Governments committed in the 2030 Agenda for Sustainable Development to engage in systematic follow-up and review of the implementation of this Agenda. Since then a total of 187 Voluntary National Reviews (VNRs) have been presented or announced, demonstrating their interest in and political ownership of the 2030 Agenda process. However, while some have reflected the participation of civil society, many more have not. Government self-assessments are not enough. Civil society organizations have a key role to play as independent watchdogs holding governments and international organizations accountable for their (positive or negative) contributions to the implementation of the 2030 Agenda.
Since 2016, the Civil Society Reflection Group on the 2030 Agenda for Sustainable Development has published the yearly Spotlight Report, assessing the implementation of the 2030 Agenda and the structural obstacles to its realization, with a particular focus on the rich and powerful. In assessing progress, the report not only focuses on policy incoherence, but analyses and assesses the extent to which policies are framed by the ambitious principles of the 2030 Agenda, particularly the human rights framework, and the principles of equity and common but differentiated responsibilities.
The report builds on the content of the previous reports. The 2016 report examined whether current policy approaches, as they are reflected, inter alia, in the 2030 Agenda itself, are an adequate response to the global challenges. The 2017 report explored the concurrent trends of privatization, partnerships, corporate capture and their impact on the implementation of the SDGs. The Spotlight Report 2018 described alternative policies that are genuinely coherent in the interest of sustainable development, human rights and gender justice.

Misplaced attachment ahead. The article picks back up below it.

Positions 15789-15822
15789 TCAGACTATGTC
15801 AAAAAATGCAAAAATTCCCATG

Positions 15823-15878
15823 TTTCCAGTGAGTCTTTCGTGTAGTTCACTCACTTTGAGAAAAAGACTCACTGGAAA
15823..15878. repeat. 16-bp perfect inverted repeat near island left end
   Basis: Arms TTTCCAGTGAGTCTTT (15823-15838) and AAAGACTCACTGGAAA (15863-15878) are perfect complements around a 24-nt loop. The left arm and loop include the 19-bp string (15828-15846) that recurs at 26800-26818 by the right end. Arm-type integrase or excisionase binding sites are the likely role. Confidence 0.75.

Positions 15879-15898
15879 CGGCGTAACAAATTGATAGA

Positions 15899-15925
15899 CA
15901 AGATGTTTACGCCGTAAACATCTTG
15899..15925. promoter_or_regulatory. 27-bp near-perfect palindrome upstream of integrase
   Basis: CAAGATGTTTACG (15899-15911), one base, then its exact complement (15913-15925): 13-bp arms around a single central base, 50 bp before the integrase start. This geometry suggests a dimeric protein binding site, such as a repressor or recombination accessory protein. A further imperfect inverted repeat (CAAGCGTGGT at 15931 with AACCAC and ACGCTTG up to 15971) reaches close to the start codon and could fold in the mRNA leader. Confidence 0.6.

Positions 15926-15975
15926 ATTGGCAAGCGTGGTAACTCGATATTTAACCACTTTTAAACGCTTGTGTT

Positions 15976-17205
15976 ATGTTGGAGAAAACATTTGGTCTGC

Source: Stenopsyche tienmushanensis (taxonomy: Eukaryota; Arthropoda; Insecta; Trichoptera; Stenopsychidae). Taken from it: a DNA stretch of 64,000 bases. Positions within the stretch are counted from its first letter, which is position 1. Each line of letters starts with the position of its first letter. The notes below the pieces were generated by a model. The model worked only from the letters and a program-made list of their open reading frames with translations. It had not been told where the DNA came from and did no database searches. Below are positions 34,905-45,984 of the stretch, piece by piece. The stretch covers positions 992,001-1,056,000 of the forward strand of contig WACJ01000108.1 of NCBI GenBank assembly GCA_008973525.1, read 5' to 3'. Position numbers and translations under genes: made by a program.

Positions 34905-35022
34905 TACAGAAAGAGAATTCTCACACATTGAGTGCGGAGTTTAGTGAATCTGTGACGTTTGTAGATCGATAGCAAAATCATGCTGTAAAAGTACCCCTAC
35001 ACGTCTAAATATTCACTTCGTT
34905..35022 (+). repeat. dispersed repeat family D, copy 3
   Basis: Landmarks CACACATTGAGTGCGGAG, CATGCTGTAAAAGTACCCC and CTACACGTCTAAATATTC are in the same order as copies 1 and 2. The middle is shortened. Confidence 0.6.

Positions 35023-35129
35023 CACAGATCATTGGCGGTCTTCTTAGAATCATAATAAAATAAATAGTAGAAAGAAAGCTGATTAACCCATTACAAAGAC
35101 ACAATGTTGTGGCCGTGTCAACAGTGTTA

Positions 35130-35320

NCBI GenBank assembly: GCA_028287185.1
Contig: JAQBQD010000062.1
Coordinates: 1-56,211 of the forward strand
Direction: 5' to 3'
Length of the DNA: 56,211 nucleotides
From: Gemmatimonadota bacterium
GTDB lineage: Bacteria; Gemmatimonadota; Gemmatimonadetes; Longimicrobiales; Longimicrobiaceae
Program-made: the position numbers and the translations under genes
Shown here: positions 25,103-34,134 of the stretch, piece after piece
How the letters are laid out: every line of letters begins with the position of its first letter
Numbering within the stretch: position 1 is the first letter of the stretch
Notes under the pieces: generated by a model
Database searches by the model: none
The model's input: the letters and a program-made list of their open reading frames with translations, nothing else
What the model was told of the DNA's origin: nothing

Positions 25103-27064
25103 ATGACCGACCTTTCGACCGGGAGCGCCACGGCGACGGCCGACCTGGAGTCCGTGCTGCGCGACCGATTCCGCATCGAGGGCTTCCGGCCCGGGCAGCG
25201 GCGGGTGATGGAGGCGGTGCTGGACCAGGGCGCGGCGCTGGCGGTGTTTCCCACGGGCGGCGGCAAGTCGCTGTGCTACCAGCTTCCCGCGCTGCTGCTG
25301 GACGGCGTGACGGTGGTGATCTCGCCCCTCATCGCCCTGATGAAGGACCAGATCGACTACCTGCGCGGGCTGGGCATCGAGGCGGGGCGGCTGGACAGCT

This year’s report dives more deeply into the (global) governance arrangements, structures and institutions that will actually be necessary to implement these policies and to unleash the transformative potential of the SDGs.
It offers analysis and recommendations on how to strengthen inclusive and participatory governance and to overcome structural and institutional obstacles and gaps in the implementation of the 2030 Agenda and the SDGs. In doing this, it poses a challenge and a call to action to world leaders just in advance of the SDG Summit in September 2019.
The report consists of three parts: The first contains two overview articles, which highlight key insights of the contributions to this report and messages from national ‘spotlight reports’. The second includes five chapters on cross-cutting governance reform areas that demonstrate the interlinkages between various SDGs and the need to ‘de-silo’ current policy approaches. The third comprises 17 brief ‘Spotlights on the SDGs’, highlighting selected examples of good or bad governance regarding specific goals.
This and previous Spotlight reports are supported by a broad range of global civil society organizations and trade unions. They are also informed by the experiences and reports of national and regional groups and coalitions from all parts of the world. The contributions cover many aspects of the 2030 Agenda and the SDGs (and beyond), and reflect the rich geographic and cultural diversity of their authors.
But what all contributions have in common is their fundamental critique of underlying social structures, power relations and governance arrangements. Thus, meaningfully tackling the obstacles and contradictions in the implementation of the 2030 Agenda and the SDGs requires more holistic and more sweeping shifts in how and where power is vested, including through institutional, legal, social, economic and political commitments to realizing human rights.
In other words, as the following contributions make clear, a simple software update is not enough – we have to revisit and reshape the hardware of sustainable development.
Barbara Adams and Jens Martens, Global Policy Forum (GPF)
Roberto Bissio, Social Watch
David Boys, Public Services International (PSI)
Chee Yoke Ling, Third World Network (TWN)
Kate Donald, Center for Economic and Social Rights (CESR)
Stefano Prato, Society for International Development (SID)
Ziad Abdel Samad, Arab NGO Network for Development (ANND)
Gita Sen and Maria Graciela Cuervo, Development Alternatives with Women for a New Era (DAWN)